Car buyers face a classic dilemma right now — should you buy a new or used vehicle? — but one that now comes with a decidedly modern twist. Current car shortages caused by the pandemic are affecting both the new and used car markets as well as the decision-making process when it comes to shopping. So what to do? Here are a few things to consider when weighing the options.
New car factors
Your new car loses about 10 percent of its value the minute you drive it off the dealer's lot. Nothing horrible has happened to it once you drive away, but it's just no longer considered a new car once it's out of the dealer's name. It's an instant used car, only worth what a dealer would pay at an auction or what a used car buyer would give you, rather than the retail price you just forked over.
This year, you very well might have spent extra for that new vehicle — more than 12 percent of consumers forked out more than the sticker price for a new vehicle compared to last year. That's the highest since at least 2002, according to an April tally by Edmunds.com, an auto research and car-shopping site.
Blame it on a shortage of microchips needed to run many of the features and systems in today's vehicles. Automakers cut back production of vehicles when the pandemic started torpedoing demand, and chip makers found other outlets for their wares — computers, games and other items that became more popular as people stayed at home.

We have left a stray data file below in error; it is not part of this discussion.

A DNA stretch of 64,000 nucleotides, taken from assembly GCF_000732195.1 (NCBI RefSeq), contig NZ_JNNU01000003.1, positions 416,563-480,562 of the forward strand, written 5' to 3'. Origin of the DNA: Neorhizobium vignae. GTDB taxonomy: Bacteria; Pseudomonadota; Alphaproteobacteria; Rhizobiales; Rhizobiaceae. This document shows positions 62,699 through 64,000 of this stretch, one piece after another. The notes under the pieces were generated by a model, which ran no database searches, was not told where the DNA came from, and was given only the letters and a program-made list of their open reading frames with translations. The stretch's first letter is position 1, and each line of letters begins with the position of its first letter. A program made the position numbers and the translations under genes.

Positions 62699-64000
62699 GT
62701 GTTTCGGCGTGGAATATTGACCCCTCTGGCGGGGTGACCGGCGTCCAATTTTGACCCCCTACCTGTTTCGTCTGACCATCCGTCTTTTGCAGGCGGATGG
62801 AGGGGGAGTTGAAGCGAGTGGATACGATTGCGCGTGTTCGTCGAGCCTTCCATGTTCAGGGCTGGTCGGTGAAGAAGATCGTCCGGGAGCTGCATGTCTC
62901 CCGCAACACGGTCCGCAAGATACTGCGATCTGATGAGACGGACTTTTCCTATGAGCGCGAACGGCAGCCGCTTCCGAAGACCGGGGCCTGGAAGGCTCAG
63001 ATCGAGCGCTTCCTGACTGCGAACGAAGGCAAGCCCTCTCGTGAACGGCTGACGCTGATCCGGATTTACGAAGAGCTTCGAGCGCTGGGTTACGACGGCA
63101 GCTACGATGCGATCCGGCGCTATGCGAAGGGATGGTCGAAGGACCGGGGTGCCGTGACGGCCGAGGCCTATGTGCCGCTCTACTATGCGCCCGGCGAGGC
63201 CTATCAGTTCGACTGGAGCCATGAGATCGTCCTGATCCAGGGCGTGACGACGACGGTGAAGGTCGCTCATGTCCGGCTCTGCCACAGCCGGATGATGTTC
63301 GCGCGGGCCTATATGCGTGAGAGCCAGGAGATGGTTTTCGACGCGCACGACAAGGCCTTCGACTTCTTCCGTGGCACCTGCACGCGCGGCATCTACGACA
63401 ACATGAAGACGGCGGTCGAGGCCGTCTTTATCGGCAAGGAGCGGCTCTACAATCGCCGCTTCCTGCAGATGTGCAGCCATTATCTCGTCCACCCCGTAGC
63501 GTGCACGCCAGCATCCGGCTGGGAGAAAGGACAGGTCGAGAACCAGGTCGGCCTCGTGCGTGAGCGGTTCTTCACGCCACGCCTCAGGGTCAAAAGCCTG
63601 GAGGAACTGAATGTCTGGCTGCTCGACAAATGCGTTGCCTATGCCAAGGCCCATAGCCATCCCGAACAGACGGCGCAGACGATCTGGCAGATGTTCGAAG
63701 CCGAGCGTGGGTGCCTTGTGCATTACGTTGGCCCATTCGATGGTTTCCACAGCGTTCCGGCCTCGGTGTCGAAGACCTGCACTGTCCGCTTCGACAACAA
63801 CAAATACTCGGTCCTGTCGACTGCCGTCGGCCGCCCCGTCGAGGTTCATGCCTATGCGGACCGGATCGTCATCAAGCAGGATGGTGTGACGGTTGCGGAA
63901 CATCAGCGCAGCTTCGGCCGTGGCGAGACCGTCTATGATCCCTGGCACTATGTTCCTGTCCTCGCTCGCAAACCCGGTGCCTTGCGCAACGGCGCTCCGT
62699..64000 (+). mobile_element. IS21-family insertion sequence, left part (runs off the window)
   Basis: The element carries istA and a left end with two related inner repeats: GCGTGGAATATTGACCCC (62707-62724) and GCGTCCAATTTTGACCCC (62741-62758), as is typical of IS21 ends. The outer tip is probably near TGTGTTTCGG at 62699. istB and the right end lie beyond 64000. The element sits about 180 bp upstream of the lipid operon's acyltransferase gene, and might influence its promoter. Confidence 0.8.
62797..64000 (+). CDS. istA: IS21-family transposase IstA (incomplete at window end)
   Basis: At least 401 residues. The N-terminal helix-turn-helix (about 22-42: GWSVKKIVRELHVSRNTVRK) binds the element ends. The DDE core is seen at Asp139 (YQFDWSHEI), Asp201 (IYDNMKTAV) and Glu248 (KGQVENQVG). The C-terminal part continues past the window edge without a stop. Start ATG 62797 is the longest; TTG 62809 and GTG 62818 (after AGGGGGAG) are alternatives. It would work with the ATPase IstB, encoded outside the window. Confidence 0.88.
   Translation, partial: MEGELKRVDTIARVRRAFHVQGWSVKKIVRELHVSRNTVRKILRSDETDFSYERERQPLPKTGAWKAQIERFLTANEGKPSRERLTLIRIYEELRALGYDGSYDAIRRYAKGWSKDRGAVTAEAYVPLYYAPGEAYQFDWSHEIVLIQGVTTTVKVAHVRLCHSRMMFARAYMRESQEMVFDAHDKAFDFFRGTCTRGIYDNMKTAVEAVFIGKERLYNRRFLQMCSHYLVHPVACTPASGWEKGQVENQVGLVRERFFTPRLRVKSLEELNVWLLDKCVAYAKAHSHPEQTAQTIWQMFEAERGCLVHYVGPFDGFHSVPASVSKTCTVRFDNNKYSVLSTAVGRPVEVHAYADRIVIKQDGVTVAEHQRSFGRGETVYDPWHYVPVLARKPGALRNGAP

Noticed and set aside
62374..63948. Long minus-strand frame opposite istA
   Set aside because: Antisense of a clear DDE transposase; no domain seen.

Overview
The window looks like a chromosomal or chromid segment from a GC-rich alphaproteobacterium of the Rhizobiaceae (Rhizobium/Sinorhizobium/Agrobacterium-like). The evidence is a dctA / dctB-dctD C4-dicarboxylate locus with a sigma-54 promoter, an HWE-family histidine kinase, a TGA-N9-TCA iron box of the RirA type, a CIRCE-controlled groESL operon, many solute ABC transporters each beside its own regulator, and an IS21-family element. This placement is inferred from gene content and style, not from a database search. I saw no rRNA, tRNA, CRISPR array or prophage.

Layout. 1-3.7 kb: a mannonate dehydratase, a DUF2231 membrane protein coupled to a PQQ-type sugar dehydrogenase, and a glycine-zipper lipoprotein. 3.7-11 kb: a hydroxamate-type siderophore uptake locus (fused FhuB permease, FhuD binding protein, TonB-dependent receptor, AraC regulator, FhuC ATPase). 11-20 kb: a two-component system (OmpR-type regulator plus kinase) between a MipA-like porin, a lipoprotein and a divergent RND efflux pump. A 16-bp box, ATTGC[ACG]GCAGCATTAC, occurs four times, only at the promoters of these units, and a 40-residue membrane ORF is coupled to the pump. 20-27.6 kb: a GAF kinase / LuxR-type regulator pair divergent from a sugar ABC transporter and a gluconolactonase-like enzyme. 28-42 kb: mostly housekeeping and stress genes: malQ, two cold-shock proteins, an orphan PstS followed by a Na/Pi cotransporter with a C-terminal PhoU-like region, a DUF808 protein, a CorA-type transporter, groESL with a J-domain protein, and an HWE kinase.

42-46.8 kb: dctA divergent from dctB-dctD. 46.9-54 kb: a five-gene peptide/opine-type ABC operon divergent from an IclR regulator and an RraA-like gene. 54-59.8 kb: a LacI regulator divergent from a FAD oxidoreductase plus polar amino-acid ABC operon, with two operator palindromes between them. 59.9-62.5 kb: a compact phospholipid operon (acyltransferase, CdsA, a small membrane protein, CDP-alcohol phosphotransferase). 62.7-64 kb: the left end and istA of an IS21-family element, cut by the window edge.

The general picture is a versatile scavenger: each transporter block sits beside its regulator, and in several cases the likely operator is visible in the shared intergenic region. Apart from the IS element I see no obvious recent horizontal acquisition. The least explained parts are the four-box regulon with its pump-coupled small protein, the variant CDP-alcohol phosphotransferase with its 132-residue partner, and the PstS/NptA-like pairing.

The result was a disruption in the production of cars and a spike in price.
"New vehicles — particularly new trucks and SUVs — are basically the 2021 equivalent of toilet paper and hand sanitizer a year ago,” according to a statement from Jessica Caldwell, Edmunds’ executive director of insights. In other words, in high demand. “Consumers seem to be a bit more accustomed to paying more for goods in the past year, and new vehicles are no exception.”
The value of used cars
So, is it better to go with a used vehicle?
Used cars generally are rising in value right now, not falling, so you might not find a bargain there either. In fact, iSeeCars.com analyzed its database of more than 470,000 “lightly used” 2019 and 2020 cars listed for sale in June 2021 and found some cars were actually listed at a higher cost than when they were new.
On average, the analysis found that the average lightly used car cost about 3 percent less than a new version.